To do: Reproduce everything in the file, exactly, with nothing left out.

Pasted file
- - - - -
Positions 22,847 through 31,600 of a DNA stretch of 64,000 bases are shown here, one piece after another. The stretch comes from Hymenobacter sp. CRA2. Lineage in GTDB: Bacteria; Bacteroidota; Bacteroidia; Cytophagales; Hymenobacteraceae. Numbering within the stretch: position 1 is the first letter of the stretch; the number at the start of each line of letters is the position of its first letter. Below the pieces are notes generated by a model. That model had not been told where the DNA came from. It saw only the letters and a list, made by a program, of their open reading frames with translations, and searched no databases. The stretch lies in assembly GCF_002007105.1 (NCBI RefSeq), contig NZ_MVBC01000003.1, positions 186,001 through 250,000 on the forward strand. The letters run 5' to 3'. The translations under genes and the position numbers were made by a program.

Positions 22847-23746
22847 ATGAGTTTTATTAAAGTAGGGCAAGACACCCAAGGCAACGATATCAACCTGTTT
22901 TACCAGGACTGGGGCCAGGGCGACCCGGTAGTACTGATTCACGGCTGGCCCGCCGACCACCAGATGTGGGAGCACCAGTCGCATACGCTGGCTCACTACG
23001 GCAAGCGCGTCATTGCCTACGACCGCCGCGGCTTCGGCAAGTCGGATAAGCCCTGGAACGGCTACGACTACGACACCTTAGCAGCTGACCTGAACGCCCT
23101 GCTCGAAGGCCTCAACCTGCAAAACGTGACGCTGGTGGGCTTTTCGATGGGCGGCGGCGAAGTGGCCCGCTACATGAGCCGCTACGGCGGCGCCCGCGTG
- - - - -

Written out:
Positions 22,847 through 31,600 of a DNA stretch of 64,000 bases are shown here, one piece after another. The stretch comes from Hymenobacter sp. CRA2. Lineage in GTDB: Bacteria; Bacteroidota; Bacteroidia; Cytophagales; Hymenobacteraceae. Numbering within the stretch: position 1 is the first letter of the stretch; the number at the start of each line of letters is the position of its first letter. Below the pieces are notes generated by a model. That model had not been told where the DNA came from. It saw only the letters and a list, made by a program, of their open reading frames with translations, and searched no databases. The stretch lies in assembly GCF_002007105.1 (NCBI RefSeq), contig NZ_MVBC01000003.1, positions 186,001 through 250,000 on the forward strand. The letters run 5' to 3'. The translations under genes and the position numbers were made by a program.

Positions 22847-23746
22847 ATGAGTTTTATTAAAGTAGGGCAAGACACCCAAGGCAACGATATCAACCTGTTT
22901 TACCAGGACTGGGGCCAGGGCGACCCGGTAGTACTGATTCACGGCTGGCCCGCCGACCACCAGATGTGGGAGCACCAGTCGCATACGCTGGCTCACTACG
23001 GCAAGCGCGTCATTGCCTACGACCGCCGCGGCTTCGGCAAGTCGGATAAGCCCTGGAACGGCTACGACTACGACACCTTAGCAGCTGACCTGAACGCCCT
23101 GCTCGAAGGCCTCAACCTGCAAAACGTGACGCTGGTGGGCTTTTCGATGGGCGGCGGCGAAGTGGCCCGCTACATGAGCCGCTACGGCGGCGCCCGCGTG